More jobs for STEM graduates who make technology than for those who use it

by Grace

People who make technology are better off than people who use technology.

That’s one conclusion of a Georgetown University report on College Majors, Unemployment and Earnings.

For recent graduates in Math and Computing unemployment is low for specialists who can write software and invent new applications (6%), but still comparatively high (11.2 percent) for those who use software to manipulate, mine and disseminate information.

The lower unemployment figure is for computer science and mathematics majors, and the higher one is for information systems majors.  All STEM majors are not created equal.

This chart is from Wikimedia.

UPDATE:  After reading Bonnie’s comment, I changed the post title from For job security it’s better to make technology than to use it to More jobs for STEM graduates who make technology than for those who use it.  “Job security” was a poor choice of words, given the cyclical nature of this industry.  In fact, the report predicted a recovery for information systems workers as the economy recovers.  The truth is that economic fluctuations affect all our jobs, although some are more cyclical than others.

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7 Comments to “More jobs for STEM graduates who make technology than for those who use it”

  1. Bonnie — I changed the post title – “job security” was a poor choice of words due to the cyclical nature of the industry. Thank you for pointing that out!

  2. Regarding the inclusion of IS in the STEM category – I actually found this in many places after looking because I had this question myself. I guess there are differing opinions and inconsistencies about this.

  3. “Information Systems Management” is in the college of engineering at UCSC, but most of the rest of the school of engineering sees it as not “really” an engineering major. There are some aspects of it that are engineering (optimization theory), but a lot that is not. Even so, a lot of ISM majors fail out to “Business Management Economics”.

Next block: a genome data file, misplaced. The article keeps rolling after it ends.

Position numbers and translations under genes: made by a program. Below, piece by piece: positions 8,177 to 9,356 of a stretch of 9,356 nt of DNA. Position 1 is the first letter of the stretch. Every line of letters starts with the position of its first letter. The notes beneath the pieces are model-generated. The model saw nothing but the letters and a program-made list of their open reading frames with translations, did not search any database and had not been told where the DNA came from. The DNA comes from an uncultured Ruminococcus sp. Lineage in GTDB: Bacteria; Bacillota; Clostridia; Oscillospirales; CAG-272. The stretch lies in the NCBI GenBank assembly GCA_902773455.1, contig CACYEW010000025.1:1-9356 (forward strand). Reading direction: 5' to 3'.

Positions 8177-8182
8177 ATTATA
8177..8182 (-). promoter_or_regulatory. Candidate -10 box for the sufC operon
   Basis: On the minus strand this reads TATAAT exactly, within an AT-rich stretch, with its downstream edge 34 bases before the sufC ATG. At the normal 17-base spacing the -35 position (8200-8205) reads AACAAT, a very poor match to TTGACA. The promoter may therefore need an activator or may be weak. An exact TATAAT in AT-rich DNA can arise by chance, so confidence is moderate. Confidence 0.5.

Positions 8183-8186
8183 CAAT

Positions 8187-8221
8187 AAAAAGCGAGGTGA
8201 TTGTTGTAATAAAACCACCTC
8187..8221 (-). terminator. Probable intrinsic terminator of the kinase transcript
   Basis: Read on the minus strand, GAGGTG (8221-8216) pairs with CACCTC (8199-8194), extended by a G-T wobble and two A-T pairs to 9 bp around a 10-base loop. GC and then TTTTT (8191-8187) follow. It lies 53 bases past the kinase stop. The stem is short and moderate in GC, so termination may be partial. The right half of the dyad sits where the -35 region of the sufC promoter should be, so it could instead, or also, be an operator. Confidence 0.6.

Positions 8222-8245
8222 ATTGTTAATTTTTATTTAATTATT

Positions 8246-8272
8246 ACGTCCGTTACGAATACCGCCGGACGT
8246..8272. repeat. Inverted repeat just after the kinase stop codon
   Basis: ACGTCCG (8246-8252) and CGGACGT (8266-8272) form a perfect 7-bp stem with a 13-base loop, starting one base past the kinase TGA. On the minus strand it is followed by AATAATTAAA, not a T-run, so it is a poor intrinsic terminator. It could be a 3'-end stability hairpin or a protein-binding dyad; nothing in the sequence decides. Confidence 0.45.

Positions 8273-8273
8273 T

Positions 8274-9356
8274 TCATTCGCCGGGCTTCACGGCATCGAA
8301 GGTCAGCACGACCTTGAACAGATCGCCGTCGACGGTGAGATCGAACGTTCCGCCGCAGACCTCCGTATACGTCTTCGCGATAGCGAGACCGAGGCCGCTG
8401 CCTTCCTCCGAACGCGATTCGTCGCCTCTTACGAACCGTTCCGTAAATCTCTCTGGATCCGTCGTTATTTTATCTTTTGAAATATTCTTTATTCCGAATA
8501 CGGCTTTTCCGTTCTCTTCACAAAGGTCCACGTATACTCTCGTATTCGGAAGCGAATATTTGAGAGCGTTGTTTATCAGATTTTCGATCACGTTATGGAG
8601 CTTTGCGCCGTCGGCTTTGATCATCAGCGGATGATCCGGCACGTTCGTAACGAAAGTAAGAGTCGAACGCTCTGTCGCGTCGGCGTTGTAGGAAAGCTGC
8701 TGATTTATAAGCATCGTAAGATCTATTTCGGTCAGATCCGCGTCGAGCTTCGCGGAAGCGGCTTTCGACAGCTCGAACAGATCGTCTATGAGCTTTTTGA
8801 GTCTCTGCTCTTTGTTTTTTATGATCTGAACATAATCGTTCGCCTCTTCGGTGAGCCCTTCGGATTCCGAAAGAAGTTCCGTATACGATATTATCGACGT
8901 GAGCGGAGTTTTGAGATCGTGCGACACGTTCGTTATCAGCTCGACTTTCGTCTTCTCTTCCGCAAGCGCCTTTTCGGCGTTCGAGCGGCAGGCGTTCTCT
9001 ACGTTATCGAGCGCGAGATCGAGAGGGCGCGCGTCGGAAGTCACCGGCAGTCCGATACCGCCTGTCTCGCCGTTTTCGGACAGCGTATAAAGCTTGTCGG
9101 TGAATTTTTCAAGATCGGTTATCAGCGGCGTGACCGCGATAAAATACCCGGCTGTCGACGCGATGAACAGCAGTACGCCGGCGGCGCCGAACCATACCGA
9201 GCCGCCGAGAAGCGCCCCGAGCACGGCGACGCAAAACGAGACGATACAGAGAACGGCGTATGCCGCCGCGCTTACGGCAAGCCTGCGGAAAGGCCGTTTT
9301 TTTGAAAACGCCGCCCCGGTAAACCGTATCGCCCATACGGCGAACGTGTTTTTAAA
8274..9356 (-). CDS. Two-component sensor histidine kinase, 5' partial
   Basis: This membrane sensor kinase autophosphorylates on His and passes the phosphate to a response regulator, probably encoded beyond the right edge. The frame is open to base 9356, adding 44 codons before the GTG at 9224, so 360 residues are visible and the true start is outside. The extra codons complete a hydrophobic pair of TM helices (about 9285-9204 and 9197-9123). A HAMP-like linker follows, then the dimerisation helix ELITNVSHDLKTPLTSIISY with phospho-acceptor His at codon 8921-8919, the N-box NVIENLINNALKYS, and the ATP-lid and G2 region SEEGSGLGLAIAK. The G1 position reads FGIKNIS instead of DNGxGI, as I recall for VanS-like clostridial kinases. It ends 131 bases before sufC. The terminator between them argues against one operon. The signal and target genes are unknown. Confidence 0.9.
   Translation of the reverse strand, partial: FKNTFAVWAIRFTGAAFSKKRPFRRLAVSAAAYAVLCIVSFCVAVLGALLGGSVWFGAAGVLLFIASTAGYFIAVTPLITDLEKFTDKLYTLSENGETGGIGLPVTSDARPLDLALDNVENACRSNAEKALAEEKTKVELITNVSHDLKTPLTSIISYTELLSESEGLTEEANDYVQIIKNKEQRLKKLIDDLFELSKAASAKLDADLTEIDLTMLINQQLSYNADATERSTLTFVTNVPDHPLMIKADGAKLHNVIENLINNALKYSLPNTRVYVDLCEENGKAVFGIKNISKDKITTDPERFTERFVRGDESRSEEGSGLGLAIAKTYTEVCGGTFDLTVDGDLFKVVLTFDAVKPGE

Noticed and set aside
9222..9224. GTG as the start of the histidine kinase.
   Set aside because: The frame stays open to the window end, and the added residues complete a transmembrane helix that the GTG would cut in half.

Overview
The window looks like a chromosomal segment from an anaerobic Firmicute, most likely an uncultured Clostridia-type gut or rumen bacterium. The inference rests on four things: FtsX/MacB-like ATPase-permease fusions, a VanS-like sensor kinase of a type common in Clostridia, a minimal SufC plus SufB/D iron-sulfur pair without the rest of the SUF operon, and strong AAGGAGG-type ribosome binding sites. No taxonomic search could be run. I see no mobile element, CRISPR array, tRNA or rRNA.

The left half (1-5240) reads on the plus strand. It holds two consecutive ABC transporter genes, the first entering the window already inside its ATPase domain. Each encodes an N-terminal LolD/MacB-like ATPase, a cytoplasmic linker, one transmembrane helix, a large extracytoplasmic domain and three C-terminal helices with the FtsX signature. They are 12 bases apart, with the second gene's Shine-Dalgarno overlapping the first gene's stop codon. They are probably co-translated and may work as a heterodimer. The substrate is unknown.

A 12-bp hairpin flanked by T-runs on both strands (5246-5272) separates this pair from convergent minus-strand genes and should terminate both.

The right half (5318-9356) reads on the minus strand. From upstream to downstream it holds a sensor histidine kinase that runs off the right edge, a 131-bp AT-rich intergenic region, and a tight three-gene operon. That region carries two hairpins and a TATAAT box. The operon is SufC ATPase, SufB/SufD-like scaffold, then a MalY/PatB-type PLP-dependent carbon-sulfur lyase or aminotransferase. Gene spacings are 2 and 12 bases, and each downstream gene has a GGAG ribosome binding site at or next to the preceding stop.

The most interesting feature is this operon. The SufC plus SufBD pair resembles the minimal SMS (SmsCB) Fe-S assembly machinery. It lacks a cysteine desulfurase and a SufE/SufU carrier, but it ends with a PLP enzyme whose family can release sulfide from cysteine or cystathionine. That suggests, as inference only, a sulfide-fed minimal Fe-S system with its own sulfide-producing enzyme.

4. From your descriptions, it seems that the above chart is about as good as it can be in illustrating how these various areas relate to each other. I’ve heard that industrial engineering is another major that can vary in a similar way, and sometimes not considered “real” engineering.

  5. Hmmm, I’d say industrial engineering and systems are almost opposites. In my experience, industrial engineering tends to be design & drawing, systems is adamantly not that. But, perhaps the terms are migrating.

    I’m a mech e, with area of concentration in control systems (though, my research was in biomechanics). The industrial engineers I’ve known have ranged from draftspeople to very talented designers who focus on melding form and function. For the top level, one could think of them as systems people, I guess, since they think about integrating the parts into the overall result. But, their integration is based more on visual aspects and physical form than what I think of as systems integration.

    I suspect this is one of those areas where the term means different things coming from different institutions.

  6. And now I’m totally confused! :)

  7. To muddy the waters further, some of the field being discussed are renamings of what used to be “Operations Research”.

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